Django Bates and Stormchaser – Spring is Here (Shall We Dance?) (Lost Marble, 2008)
With a characteristic tinge of self-importance, Keith Jarrett once declared that his music was ‘the end result of a process that has nothing to do with music’. Whilst he hasn’t abandoned composition completely like Jarrett, one senses that Britain’s great Pianist and Composer Django Bates shares a similar outlook. Most of the pieces on this outstanding album are inspired by concepts and ideas – from the ‘pointlessness’ of borders and boundaries, to the ‘incendiary nature of love’.
From these springboards come arrangements of quite extraordinary dexterity and audacity, full of rhythmic complexity and imaginative harmony. Yet Bates’ great skill as a composer is to make the fiendishly intricate sound effortless, light and entertaining. There are few jazz musicians with such a dry and elaborate sense of humour and fewer still who dare to make that sense of comedy an intrinsic part of their creations.
Common critiques of jazz music from those who find it a closed world open only to scholars and academics suggest that it sometimes seems like a music with a limited emotional and textural range, and that it is often too serious to be considered approachable. Appreciators of the music would of course dismiss this as nonsense – but Bates of course responds with superior intelligence, actually taking the trouble to craft a music that is both intellectually demanding and physically exciting.
If there’s any kind of precedent for this thrilling music, it might be found in George Russell’s superb extended compositions for jazz orchestras or the grand majesty of Keith Tippett’s Centipede but Bates’ irreverence places him squarely in a category of his own. Particularly impressive is his innovative use of voices, which are carefully woven into the detailed tapestry of his music, and treated as instruments in their own right. On ‘The Right to Smile’ (brilliantly dedicated to the Russian man who won the legal right to smile in his passport photo), Bates declares his loathing of nationalism by gleefully deconstructing a string of recognisable national anthems, including our own. The short interlude ‘Early Bloomer’ is essentially a choral work, but with harmonic progressions that play havoc with the conventions of sacred music.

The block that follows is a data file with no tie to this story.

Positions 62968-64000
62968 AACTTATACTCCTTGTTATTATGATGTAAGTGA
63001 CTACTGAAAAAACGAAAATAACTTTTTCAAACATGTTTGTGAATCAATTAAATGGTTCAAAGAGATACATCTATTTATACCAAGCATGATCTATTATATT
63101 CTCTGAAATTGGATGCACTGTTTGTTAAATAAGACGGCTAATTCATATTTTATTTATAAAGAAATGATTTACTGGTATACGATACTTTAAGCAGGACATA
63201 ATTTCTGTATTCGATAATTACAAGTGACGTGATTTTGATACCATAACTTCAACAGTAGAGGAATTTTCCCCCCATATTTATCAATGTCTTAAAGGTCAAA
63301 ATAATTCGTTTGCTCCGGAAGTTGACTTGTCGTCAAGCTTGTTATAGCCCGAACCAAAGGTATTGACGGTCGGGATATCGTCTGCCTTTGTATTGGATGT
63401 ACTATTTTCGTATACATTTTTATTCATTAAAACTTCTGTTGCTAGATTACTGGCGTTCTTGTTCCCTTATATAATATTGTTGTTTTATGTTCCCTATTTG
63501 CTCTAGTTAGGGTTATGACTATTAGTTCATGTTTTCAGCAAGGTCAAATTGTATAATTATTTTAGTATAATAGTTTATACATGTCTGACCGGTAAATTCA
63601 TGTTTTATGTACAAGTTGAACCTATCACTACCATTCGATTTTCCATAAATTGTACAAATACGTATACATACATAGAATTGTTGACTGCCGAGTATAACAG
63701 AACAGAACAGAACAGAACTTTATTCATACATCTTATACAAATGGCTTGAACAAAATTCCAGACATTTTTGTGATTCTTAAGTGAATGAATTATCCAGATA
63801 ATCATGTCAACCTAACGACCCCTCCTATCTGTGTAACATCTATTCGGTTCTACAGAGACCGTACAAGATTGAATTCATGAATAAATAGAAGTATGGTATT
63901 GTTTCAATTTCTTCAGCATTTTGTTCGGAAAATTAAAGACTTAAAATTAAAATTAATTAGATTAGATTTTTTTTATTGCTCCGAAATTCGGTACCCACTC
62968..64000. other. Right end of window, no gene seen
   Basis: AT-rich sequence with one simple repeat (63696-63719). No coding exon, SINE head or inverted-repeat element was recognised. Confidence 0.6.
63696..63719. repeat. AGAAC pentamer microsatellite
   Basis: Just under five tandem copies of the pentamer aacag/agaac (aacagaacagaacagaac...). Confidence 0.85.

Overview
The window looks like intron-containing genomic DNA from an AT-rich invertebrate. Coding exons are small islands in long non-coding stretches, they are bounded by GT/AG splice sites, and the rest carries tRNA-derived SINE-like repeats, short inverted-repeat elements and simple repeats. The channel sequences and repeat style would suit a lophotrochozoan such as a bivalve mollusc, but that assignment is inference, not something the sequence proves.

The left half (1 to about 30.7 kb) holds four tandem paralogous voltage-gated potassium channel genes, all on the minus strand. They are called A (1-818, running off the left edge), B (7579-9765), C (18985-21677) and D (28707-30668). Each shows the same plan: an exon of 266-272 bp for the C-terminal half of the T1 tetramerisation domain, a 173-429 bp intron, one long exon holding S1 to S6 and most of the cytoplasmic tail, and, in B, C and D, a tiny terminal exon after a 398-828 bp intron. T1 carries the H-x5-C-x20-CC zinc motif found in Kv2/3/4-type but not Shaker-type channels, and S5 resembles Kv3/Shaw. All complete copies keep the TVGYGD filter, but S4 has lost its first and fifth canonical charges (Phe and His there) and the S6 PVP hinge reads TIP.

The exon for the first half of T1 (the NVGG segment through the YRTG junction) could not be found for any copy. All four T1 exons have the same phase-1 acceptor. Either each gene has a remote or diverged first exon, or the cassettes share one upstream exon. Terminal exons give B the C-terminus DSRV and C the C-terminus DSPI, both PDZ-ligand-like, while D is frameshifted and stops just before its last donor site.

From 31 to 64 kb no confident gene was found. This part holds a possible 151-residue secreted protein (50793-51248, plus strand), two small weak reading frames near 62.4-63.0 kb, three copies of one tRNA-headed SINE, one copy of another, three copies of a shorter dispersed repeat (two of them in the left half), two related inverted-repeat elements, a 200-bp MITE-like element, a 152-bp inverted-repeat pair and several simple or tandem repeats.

As ever Bates is manically hyperactive, packing as many ideas and layers as possible into dense sound collages. On ‘May Day’, he throws in some short hints at African music. Many find Bates’ constant joviality and mirth irritating, but he has the musicality to make it all compelling. It’s a bold assertion in itself that this form of intensely composed music is mutually exclusive from any sense of immediacy or fun. On ‘Something Less Soothing’, the speech is apparently delivered over something referred to as ‘Django’s Secret Pop Song’, which is in fact performed by some of Britain’s most accomplished jazz musicians (including Martin France and Michael Modesir). Bates even plays with the contested nature of what constitutes musical immediacy with the asymmetric contortions of ‘Subjective Hooks’.
It’s baffling then that British jazz critics, showing a misguided blanket distrust of all whimsy or humour, have reacted so negatively to Bates’ wisecracking. Perhaps this explains why he now bases himself in Copenhagen, at that city’s wonderfully named Conservatory of Rhythmic Music. It now seems customary in this country to attempt to undermine the national success of some of our greatest talents through sheer bloody-minded stubbornness of opinion. One star reviews in The Times and The Independent for this record seem churlish and childish in the extreme. Could these writers compose at this level? This is music that is rich in joy and euphoria – a critique of the ills of the world that also has the imagination and spirit to celebrate what is magical about humanity.